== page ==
The training of graduate students is an important component of the scientific and intellectual life of the Behavioral Neuroscience Group. We are deeply committed to preparing trainees for success in positions in academia, private research organizations, industry, and governmental agencies, and we have enjoyed considerable success in doing so. Behavioral Neuroscience is inherently a broad and multidisciplinary field — drawing information, ideas, and techniques from scientific disciplines such as anatomy, biology, biochemistry, computer science, embryology, engineering, genetics, pharmacology, physiology, psychology, physics, and more. Thus, to become effective researchers, students must master an impressive range of knowledge and techniques. Perhaps more importantly, they must also learn to think critically about an unusually vast array of research findings. This process is fostered by the exceptional breadth and depth of the research being conducted within our individual laboratories and with the group as a whole.
The program is strongly research-oriented. Students begin research in their first semester of graduate study, and coursework is largely tailored to their individual training needs. At its best, graduate education involves intense, but informal forms of instruction every day. Thus, students also benefit from the overall collegiality of the program, often working collaboratively with several faculty members and members of the laboratories.
Our students enter the program with diverse backgrounds, coming from both the social and natural sciences, but they share common traits: profound curiosity, and a very real energy and enthusiasm about science.
The PhD program usually takes 5+ years to complete, and general requirements include:
The Neuroscience PhD is an interdepartmental program that is administered through the Center for Neuroscience. Students wanting to enter the program must apply for graduate student admission through the Department of Psychology and Neuroscience. Once admitted, they can opt-in to the Neuroscience PhD program by contacting the Director of the Interdepartmental Neuroscience PhD program. For more information, see the Center for Neuroscience's webpage regarding the PhD in Neuroscience.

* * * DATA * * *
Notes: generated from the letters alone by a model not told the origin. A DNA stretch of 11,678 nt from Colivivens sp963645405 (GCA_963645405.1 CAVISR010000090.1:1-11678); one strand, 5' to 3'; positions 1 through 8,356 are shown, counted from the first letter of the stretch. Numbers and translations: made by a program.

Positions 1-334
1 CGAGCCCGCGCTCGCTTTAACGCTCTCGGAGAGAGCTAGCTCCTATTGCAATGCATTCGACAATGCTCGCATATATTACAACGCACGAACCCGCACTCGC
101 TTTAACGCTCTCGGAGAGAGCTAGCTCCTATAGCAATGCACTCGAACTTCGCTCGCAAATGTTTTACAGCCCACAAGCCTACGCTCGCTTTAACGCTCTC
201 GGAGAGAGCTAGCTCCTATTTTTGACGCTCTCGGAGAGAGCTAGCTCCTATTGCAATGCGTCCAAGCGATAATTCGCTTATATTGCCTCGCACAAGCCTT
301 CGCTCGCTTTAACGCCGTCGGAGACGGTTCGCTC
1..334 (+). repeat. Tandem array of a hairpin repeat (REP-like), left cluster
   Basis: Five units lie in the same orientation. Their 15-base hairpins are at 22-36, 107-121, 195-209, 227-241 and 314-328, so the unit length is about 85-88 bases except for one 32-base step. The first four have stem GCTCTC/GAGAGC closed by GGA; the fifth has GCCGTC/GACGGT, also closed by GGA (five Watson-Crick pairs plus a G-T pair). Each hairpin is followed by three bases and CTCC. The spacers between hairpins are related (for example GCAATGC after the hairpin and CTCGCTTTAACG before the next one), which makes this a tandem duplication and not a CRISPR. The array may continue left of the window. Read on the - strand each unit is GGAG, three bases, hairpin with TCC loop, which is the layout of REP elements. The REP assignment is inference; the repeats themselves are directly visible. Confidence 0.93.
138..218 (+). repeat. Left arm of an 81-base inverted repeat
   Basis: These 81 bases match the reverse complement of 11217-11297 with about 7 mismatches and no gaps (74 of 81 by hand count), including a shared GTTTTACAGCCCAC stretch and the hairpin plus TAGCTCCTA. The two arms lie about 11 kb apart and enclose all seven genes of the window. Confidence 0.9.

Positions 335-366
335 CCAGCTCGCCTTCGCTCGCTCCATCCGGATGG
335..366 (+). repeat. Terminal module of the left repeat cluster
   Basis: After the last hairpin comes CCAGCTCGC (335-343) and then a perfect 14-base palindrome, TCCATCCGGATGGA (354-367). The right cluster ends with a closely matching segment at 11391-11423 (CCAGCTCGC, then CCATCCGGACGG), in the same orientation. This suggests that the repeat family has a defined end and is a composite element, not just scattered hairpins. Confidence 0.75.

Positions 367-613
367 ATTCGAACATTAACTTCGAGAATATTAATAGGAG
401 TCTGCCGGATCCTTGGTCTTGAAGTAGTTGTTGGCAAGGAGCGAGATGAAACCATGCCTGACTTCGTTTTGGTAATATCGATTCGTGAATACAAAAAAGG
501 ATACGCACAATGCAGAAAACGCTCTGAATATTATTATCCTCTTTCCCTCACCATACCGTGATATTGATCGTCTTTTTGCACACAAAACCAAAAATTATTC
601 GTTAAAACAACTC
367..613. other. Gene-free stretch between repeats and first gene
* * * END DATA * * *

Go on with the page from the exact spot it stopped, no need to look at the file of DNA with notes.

Teaching Assistantship: Students are required to complete at least one year as a paid teaching assistant. A full-time teaching assistant is expected to work 20 hours per week. Teaching assistant responsibilities may include attending lectures/recitations/labs, teaching lectures/recitations/labs, holding office hours, grading, meeting with the instructor, etc.
Graduate Teacher Program: The Graduate Teacher Program encourages graduate students to embrace teaching as an intellectual and inclusive act and to pursue their personal and professional development. This program provides formalized teaching opportunities through workshops and certificate programs aimed at building skills necessary to become an effective teaching in the classroom and beyond. More information can be found on the Graduate Teacher Program website.
Graduate Part-Time Instructor (GPTI): Students wishing to continue their career in a teaching-oriented academic environment may wish to take advantage of this excellent opportunity to obtain in-depth teaching experience. Graduate students with a master's degree or equivalent, and have demonstrated competence in classroom teaching are eligible to become a GPTI. GPTIs are given full responsibility for an undergraduate class and designated the instructor of record. The activities may include preparing the course syllabus, instructing their class, holding office hours, determining of grades, etc.